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  #21  
Old 06-28-2019, 01:03 AM
JoelR JoelR is offline
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Originally Posted by landuse View Post
DO NOT by dolly wheels from Harbour Freight!! We see them so often and they break within minutes of kart riding
Not to worry, I'm not looking for *that* cheap, but thank you nonetheless for the warning. :-)

What I'm after are something like generic / low-end racing wheels or used, well-loved ones for cheap.
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  #22  
Old 06-28-2019, 02:07 AM
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Default Prototype Battery Mount

This evening I worked on mocking up a prototype battery mount using 10-series (1") 80/20 beams sitting on the floorpan with insulated stainless steel cable clamps to secure them to the chassis tubing. When first planning this, I wanted the batteries further back but didn't see that the tab for the non-existent (front?) second master cylinder got in the way. So, I mounted them forward a couple of inches.
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I learned something about the cable clamp sizing. At Home Depot, their 1" clamps (Gardner Bender brand which is sometimes pretty decent) are sold individually, cost over $2 each, aren't stainless steel and don't actually have a 1" diameter hole (main chassis tubing is 1") when closed. So, Amazon to the rescue, I ordered 20 1.25" cable clamps for $13.99...but they're too big. So, I ordered the 1" size and am hopeful that they'll actually fit.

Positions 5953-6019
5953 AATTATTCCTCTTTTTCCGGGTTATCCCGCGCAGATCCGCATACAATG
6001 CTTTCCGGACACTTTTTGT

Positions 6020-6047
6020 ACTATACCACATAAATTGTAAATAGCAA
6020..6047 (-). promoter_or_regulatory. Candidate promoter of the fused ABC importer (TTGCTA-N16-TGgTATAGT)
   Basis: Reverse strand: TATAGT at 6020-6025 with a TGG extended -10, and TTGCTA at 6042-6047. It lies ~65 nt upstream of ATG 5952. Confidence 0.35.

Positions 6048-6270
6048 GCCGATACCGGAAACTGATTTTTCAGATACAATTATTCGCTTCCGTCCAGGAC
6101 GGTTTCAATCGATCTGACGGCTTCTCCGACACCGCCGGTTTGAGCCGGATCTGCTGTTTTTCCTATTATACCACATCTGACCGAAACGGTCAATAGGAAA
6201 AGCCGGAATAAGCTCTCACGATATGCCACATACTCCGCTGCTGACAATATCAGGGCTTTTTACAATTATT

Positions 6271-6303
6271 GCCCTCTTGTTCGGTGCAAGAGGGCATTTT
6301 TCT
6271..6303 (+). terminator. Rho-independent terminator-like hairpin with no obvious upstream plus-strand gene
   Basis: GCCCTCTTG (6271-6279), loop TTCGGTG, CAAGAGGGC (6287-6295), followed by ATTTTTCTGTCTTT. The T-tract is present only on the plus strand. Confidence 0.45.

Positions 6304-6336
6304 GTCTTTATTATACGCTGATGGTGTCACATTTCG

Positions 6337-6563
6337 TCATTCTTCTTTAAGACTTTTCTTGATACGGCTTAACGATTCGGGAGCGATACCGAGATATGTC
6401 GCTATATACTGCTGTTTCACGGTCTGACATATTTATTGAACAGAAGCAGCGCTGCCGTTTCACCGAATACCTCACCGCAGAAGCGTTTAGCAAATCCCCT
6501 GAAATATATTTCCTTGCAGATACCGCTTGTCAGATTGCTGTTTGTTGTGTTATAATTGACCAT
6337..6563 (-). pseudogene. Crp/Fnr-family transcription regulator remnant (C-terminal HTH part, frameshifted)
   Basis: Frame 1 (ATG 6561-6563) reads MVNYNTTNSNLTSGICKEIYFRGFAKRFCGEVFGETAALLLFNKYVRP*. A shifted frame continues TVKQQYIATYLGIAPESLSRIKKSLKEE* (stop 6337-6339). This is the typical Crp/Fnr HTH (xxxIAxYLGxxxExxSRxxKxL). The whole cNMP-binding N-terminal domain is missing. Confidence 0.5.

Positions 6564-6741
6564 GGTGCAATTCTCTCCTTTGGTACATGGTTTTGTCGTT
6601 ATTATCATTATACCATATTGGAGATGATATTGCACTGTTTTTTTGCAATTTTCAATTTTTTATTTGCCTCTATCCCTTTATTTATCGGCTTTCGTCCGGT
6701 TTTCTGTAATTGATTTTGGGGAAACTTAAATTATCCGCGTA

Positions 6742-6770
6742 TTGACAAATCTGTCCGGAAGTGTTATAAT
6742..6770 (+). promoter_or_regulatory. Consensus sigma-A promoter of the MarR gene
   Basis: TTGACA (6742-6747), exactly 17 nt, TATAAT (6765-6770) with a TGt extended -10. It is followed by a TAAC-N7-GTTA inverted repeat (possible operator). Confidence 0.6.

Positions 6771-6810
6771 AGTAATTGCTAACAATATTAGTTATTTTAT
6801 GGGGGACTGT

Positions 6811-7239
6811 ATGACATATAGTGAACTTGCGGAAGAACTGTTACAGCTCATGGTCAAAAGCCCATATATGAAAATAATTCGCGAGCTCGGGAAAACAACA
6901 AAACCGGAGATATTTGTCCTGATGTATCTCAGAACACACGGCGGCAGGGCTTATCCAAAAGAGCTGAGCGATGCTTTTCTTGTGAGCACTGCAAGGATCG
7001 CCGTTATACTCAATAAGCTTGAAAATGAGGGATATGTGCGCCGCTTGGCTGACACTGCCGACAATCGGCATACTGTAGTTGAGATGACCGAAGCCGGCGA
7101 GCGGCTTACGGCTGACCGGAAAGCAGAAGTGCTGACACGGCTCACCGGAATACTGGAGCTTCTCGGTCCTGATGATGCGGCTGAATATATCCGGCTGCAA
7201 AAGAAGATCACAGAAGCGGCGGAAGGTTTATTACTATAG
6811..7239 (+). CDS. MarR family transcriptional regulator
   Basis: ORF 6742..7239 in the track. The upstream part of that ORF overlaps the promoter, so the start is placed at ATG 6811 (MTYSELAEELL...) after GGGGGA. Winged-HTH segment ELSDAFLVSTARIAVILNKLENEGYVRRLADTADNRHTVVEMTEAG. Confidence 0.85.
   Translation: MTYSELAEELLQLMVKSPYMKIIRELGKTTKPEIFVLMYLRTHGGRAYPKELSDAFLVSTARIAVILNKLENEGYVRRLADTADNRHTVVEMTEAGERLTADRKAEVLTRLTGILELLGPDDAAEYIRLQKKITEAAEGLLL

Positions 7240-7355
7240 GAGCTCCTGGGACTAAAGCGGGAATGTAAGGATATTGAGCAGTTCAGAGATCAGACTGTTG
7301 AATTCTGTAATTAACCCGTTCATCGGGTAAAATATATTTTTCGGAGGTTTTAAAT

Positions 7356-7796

I added 90 degree gusseted brackets to the 80/20 beam so I had something to secure zip ties to and to serve as stops (like bookends) on the beam to hold the controller which will also be secured with a zip tie. I don't have a good picture of this, sorry.

I think the zip ties securing the batteries down looks a little cheesy but it'll work.

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Next I played around with the layout of the circuit breaker and the terminal block. I want to use the circuit breaker as the on/off switch for the system so it needs to be within easy reach. The cables going into the terminal block are stiff and feisty (NOT how I like my women) so I'll need to find a solution to wrangle these into submission, perhaps using a small piece of plastic to mount onto. I'm not sure if mounting directly onto the battery is a good idea. I'd like to keep the batteries unencumbered so they can be swapped out if needed without "rebuilding" the kart's wiring system. While writing this it occurred to me that a combination of velcro or nylon straps that feed through a top-of-battery hold-down bar/plate/etc. could solve my cheesy zip tie issue and give me a surface to mount things onto.